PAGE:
The campaign aims to speed distribution of 13th Lab’s new computer vision-based Rescape Game Controller and software development kit (SDK) for the iOS platform to game developers and enthusiasts, but anyone can join the initiative on the Kickstarter page. It has so far been backed to the tune of around $10,000 (of its $150,000 goal) but there is plenty of time left. The SDK and Rescape Game Controller for Android are scheduled for release later this year.
The idea is not without its flaws. The big problem with augmented reality is that people don’t naturally walk around holding their phone out in front of them. The Rescape prototype attachment solves that, making the phone holder an integral part of the game, but it only really solves it for first-person shooters.
4. Headset from Sulon Technologies Combines VR and AR for a New Kind of Immersive Experience
Toronto-based Sulon Technologies is debuting their own take on virtual reality at Game Developers Conference in San Francisco. Their Cortex gaming platform is a fully immersive gaming experience, that turns any physical space into essentially a holodeck, using a spatial scanner, a processing unit, and a visor mount that plugs into any smartphone to turn its screen into a stereoscopic display. In showing off its demo, the company is trying to win over the hearts of game developers in what is becoming a fierce competitive battle to define the next generation of gaming.
A custom-made spatial scanner of the device is dedicated solely to tracking everything the system needs to work, and that info gets beamed to the phone on your face through Bluetooth. And, while the spatial scanner maps the room the Cortex is in, it locates your hands by working with Razer’s Hydra wireless nunchuck controller.Once Sulon’s software has interpreted all that info, it can overlay graphics onto your surroundings. Cortex augments reality is using a camera and overlaying graphics atop the video feed it captures. In fact, the system actually uses an Android smartphone as its display.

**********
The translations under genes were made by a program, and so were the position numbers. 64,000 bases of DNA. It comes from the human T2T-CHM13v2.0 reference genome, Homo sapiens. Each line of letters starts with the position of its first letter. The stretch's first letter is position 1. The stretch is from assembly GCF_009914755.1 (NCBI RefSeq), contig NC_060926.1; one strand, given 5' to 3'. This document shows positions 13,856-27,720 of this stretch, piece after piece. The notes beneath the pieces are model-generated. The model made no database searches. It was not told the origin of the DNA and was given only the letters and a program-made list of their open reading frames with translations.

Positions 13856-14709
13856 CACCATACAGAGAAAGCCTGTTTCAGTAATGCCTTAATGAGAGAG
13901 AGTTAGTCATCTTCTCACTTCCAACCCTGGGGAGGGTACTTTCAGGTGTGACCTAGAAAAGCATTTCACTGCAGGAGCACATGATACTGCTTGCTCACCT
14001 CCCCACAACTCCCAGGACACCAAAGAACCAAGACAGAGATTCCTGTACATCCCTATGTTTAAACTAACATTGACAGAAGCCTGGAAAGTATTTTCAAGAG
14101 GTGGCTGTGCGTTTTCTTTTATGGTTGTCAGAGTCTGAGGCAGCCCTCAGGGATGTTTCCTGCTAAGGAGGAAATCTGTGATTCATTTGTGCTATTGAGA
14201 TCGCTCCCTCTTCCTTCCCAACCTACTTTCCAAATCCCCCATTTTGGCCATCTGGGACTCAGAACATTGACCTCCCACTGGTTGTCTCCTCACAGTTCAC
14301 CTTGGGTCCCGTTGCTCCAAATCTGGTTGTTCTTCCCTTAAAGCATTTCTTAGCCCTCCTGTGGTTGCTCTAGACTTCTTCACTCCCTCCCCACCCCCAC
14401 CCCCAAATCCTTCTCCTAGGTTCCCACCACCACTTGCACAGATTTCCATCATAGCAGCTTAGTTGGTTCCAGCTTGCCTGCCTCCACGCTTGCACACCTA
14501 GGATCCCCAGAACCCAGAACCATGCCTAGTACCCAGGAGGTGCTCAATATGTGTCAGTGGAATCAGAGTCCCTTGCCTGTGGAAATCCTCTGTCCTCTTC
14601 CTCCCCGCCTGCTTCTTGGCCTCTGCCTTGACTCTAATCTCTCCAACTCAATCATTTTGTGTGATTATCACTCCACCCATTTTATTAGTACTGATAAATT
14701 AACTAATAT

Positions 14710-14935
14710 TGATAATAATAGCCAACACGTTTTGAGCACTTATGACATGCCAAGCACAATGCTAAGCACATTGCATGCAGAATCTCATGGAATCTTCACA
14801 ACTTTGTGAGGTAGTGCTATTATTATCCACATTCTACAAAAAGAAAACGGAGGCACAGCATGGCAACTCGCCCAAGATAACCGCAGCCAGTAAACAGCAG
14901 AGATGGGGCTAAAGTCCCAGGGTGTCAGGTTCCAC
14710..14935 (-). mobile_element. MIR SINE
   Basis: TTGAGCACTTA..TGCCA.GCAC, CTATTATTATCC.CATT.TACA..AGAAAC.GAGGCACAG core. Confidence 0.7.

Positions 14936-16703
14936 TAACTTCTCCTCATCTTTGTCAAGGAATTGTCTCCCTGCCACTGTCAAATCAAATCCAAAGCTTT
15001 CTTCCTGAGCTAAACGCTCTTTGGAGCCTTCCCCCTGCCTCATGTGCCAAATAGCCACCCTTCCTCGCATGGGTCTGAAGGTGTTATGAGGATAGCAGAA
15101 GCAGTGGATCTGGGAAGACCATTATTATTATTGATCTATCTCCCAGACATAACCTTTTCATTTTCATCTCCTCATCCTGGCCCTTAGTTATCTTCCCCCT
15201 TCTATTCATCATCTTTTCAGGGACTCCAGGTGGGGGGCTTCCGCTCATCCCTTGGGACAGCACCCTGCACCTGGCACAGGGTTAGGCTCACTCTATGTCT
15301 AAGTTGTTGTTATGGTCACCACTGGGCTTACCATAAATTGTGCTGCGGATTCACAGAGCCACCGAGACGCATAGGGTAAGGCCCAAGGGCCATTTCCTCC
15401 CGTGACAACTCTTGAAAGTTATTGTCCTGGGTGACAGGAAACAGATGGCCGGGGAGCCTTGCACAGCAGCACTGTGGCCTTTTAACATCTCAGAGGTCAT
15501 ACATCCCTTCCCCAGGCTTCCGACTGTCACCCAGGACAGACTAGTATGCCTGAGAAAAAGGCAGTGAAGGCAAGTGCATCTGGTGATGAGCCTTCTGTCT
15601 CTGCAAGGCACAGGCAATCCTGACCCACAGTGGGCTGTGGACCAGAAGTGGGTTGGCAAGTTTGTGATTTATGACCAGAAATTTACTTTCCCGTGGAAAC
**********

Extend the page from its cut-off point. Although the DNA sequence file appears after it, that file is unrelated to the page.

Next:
If you would like to be an early adopter, you can pre-order the dev kit version to follow this new prototype — the company claims this more polished hardware will be shipping out in Q4 of 2014. It’ll cost you $50
Royal Bank has updated its mobile banking app to make it easier to find the nearest ATM or bank branch. The AR function provides a live streetscape that uses icons to guide the customer to the nearest location, including the distance to get there. The key to this update is to make the location feature easier and more convenient for the customer to use.
Except navigation function the RBC mobile app lets users check balances, pay bills, transfer money and send money to Facebook friends. It has been downloaded 2 million times since its release. Android versions come with a digital wallet.
According to the head of the emerging payments division at RBC, Jeremy Bornstein, “Making continuous improvements to our mobile app to allow our customers a smooth user experience is a priority for us.” The tool that allows customers to locate branches and ATMs is among the most commonly used in the existing mobile app from the bank, he added.